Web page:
My paternal grandmother’s checkered past left her widowed, the owner of a large house in a lovely Atlanta neighborhood close to downtown and a millionaire.  This was in 1952 when a million dollars was a big money.  Completely in character, Aunt Stanny, as she liked her grandchildren to call her since she never intended to grow old enough to actually be a grandmother, set about shedding that million dollars and having as much fun as she could.

The name Stanny was a bastardized version of Stananopoulis, a Greek name taken when she married a man named Jack, who we children called Papa Jack.  Jack is how she came to be a millionaire with the big house in Atlanta.  How she came to marry Jack is another tale.

So Aunt Stanny booked herself on the Dollar Cruise line and set off on her first voyage around the world.

The Dollar Cruise line was so named for two reasons.  The owner’s name was Robert Dollar, a Scottish Lumberjack in Canada who made good barging lumber to the U.S. and then expanded to own a substantial number of freight ships.  Robert Dollar was a shrewd Scotsman.  He refitted the upper decks on his larger cargo ships and launched his cruise company.

The second reason for the name was the way it worked.  When you booked a cruise on the Dollar line you paid $3500 and selected a date and a direction, east or west.  You boarded one of the cargo ships and settled into one of the few staterooms in the upper decks.  Stanny picked east and spent about two weeks heading toward Cork, Ireland.  She played cards and swapped lies with other travelers in the cramped lush quarters.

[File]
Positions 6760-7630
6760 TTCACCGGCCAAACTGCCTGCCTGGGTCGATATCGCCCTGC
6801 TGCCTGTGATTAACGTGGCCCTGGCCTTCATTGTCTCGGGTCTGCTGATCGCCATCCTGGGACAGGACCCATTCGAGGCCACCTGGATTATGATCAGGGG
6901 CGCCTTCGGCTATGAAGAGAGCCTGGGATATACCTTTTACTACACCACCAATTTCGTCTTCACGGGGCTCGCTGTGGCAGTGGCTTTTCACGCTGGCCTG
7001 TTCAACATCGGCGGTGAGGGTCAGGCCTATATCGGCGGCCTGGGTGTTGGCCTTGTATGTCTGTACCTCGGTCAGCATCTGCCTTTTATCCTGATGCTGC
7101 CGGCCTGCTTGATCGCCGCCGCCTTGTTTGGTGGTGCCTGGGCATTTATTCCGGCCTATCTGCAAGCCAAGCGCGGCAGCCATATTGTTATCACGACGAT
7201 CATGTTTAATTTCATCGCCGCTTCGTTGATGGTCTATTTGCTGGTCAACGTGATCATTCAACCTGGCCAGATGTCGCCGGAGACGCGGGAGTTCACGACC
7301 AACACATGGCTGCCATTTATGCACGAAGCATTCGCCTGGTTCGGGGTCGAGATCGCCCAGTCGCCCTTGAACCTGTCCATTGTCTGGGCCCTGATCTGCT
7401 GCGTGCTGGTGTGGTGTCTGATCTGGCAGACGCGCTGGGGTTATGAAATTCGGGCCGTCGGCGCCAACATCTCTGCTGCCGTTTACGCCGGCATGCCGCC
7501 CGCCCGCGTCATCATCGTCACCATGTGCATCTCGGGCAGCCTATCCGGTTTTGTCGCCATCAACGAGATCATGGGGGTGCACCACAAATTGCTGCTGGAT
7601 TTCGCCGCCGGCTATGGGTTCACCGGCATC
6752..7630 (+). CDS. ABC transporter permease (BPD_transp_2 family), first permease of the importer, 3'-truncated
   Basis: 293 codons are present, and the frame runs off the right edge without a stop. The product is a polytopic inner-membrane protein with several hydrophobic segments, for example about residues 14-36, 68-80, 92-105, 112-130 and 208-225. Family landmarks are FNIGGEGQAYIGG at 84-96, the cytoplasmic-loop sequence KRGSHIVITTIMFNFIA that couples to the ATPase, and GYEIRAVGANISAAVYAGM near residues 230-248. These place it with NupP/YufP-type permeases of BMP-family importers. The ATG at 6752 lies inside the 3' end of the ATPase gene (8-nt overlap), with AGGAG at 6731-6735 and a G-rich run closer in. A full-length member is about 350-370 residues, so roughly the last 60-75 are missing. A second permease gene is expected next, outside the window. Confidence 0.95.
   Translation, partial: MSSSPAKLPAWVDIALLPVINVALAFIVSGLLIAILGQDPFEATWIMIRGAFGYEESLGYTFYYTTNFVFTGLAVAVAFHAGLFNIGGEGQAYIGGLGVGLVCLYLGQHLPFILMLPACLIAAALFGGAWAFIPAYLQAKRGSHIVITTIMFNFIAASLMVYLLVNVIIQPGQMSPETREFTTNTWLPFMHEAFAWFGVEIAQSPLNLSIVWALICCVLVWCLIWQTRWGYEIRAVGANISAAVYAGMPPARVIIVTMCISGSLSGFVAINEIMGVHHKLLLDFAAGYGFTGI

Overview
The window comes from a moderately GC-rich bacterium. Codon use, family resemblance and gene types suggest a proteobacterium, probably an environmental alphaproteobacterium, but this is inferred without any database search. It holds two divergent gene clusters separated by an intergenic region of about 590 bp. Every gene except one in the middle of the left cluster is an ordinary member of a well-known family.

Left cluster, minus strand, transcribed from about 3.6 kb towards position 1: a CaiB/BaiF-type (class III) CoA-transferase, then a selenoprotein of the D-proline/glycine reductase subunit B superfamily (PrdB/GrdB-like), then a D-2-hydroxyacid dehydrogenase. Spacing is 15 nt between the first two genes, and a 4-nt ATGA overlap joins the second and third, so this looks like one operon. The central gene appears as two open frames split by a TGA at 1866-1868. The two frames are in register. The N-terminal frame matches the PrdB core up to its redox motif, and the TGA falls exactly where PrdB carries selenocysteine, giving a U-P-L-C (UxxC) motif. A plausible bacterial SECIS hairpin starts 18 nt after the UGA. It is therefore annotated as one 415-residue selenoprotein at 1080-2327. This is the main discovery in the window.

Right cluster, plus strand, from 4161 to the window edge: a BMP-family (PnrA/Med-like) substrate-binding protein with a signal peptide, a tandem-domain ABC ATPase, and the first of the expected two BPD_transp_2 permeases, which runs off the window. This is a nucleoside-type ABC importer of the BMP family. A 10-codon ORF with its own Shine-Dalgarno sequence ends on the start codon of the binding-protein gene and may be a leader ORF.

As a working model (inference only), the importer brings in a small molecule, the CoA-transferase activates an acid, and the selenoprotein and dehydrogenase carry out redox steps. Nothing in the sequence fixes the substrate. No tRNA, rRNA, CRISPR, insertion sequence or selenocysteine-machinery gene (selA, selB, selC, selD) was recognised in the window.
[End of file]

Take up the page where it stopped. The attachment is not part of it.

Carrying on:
She exited the boat in Cork and spent two months in Ireland, Scotland and England.  When she was ready to continue eastward, she visited an agent of the Dollar Cruise Line, picked a sailing port and date and paid them one dollar for processing.  She then sailed to the next port, spent as much time as she liked in the new country then paid another one dollar and moved ever eastward until, nine months later, she exited her last ship in San Francisco.

She returned to Atlanta via first class accommodations by rail and was met at the station by my father, the only one of her children residing close enough to Atlanta.  She did not care for her children calling her mother.  Instead they called her by her first name, Margaret.

The souvenirs acquired in her leisurely circling of the globe were never with her when she came home.  They were packed in crates stuffed with paper, straw and wood shavings.  Sometime in the month after her return, the crates were delivered and placed on the screened front porch until as much of her family could be gathered where we sat in the large living room on the thickly sculptured blue rug listening to her tell of her adventures and looking at photos and then finally being rewarded for our presence by being handed a gift from a mysterious land Aunt Stanny had selected just for each of us.